The fact that Christians (unlike Jews and Muslims) ceased to circumcise their boys, was not a decree of Christianity proclaimed by Jesus (a.s.). It was Paul who later exempted Christians from circumcision and permitted them to eat pig's meat. Jesus was circumcised and he did not eat pig's meat. Conclusion: Female circumcision is not required by Islam.

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  4. Anonymous10:46 AM

    Here is another strong evidence that fgm has nothing to do with Islam like Akhter has pointed out so correctly.

    Girls flee circumcision in Kenya

    In some countries, girls tend to drop out of school after being circumcised
    At least 300 girls in south-western Kenya have fled from home and sought refuge in churches in a bid to escape forced female genital mutilation (FGM).

    The girls, some as young as nine, are at two rescue centres in rural Nyanza province, police told the BBC.

    Female circumcision is banned in Kenya, but remains common in some areas where it is considered to be part of a girl's initiation into womanhood.

    The traditional ceremonies take place between November and December.


    The girls in Kuria District are now in the care of the two churches and Maendeleo Ya Wanawake, a women's organisation.

    There are some parents who are against that [FGM practice] but they get pressure from these traditional people

    Police commander Paul Wanjama

    Police are providing security at the centres to ensure that the girls are not forcibly removed or harassed.

    Beatrice Robi, Maendeleo Ya Wanawake's district chairperson and a gender activist, says that at least 200 girls are undergoing circumcision in the district a day.

    She said she had found a seven-year-old girl who had just been circumcised.

    "There are more girls who are still in their homes and they are undergoing it [circumcision], whether it is voluntarily or they are being forced," she told the BBC.

    She says her organisation along with the local churches and authorities have been trying to convince the community to stop the practice and rescuing girls from forced circumcision.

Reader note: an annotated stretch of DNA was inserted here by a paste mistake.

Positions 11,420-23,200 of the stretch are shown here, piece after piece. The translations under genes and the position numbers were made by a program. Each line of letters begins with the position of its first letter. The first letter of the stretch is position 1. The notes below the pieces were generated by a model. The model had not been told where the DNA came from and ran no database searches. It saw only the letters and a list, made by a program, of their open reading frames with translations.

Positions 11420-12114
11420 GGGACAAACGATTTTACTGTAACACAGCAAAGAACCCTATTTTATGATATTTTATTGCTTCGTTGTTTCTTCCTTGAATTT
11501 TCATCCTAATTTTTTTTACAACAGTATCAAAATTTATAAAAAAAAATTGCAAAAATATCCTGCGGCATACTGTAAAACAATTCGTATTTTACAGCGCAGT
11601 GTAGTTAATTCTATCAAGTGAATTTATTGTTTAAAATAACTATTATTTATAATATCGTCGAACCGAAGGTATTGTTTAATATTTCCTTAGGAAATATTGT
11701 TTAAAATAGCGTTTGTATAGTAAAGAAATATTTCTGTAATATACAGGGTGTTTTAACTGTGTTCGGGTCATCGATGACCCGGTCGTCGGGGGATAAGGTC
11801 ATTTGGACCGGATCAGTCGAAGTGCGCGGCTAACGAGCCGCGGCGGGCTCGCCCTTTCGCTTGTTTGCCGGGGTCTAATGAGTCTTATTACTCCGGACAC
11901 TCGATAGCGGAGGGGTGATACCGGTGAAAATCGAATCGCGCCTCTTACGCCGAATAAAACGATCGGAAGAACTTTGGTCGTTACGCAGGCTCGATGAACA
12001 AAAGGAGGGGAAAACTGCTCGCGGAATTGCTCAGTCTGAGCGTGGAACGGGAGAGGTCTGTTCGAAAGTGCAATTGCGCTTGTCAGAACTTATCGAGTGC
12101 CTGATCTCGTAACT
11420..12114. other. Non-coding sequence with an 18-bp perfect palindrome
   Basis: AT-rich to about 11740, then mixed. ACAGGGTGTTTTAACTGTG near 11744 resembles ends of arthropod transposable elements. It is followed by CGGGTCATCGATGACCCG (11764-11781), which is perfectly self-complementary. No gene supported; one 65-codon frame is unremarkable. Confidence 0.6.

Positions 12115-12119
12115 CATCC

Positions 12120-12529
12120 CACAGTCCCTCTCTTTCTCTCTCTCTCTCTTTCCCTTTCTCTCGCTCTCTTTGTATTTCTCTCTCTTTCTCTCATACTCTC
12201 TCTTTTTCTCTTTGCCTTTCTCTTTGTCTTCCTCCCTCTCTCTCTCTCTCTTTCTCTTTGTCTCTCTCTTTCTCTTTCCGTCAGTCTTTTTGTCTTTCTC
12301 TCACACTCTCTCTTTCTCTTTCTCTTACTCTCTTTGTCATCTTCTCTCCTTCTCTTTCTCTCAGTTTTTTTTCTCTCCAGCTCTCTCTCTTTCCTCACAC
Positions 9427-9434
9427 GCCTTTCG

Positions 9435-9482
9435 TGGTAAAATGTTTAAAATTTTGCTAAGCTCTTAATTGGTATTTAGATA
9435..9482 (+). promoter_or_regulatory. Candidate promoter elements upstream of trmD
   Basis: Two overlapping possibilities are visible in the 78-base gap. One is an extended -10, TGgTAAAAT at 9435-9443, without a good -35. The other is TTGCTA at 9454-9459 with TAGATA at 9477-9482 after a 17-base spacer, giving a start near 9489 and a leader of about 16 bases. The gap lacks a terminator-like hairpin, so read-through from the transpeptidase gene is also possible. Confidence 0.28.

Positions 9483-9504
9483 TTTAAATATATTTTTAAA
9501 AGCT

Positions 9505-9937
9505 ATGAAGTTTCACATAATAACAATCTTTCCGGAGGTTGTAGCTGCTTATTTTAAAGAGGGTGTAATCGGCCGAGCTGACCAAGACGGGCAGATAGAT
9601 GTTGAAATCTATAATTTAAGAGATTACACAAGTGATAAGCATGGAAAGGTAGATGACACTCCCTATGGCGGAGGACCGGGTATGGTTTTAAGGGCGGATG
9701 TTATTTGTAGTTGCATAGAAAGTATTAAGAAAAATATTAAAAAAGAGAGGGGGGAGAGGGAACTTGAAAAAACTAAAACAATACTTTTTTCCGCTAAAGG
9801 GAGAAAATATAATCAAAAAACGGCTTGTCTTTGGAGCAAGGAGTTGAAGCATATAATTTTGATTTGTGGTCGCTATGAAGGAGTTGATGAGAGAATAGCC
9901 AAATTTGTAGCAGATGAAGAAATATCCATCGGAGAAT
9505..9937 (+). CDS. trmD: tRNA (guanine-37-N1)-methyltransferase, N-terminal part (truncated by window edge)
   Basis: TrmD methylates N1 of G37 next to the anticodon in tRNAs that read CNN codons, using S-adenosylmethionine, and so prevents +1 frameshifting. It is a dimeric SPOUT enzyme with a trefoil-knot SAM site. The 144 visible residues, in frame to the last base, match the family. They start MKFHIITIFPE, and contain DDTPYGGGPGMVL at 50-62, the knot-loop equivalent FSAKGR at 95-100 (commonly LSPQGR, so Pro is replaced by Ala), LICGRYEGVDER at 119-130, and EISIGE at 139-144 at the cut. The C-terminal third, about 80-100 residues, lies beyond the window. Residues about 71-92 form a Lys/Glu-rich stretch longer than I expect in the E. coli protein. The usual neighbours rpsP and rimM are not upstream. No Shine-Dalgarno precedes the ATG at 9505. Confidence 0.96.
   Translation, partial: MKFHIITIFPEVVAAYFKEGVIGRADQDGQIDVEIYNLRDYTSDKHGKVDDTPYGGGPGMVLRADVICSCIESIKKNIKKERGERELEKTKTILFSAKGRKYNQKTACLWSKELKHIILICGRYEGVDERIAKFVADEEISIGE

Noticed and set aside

Paul Wanjama, the commanding officer in Kuria District, says girls in the region usually flee to the rescue centres until the season ends.

    He said that in some cases, parents encourage the girls to go to the rescue centres to avoid being circumcised.

    "There are some parents who are against that [FGM practice] but they get pressure from these traditional people," he told the BBC.

    Legal action

    Girls who undergo circumcision feel that they are ready for marriage and do not go back to school when the term begins in January leading to a high drop-out rate, Mrs Robi said.

    She appealed to other girls to seek refuge in the centres until the end of the traditional ceremonies and praised the local police for their support.

    Mr Wanjama says some cases of forced circumcision had been reported to the police and legal action has been taken.

    The FGM operation involves the partial or total removal of the external genital organs.

    The UN World Health Organization (WHO) says it leads to bleeding, shock, infections and a higher rate of death for new-born babies.

    In Africa, about three million girls are at risk of FGM each year, according to the UN.

  5. Thank you for your kind words, how ever the people who abuse the power of Media to create Islamophobia, should realy be ashamed of themselves,for fooling the ordenery folks.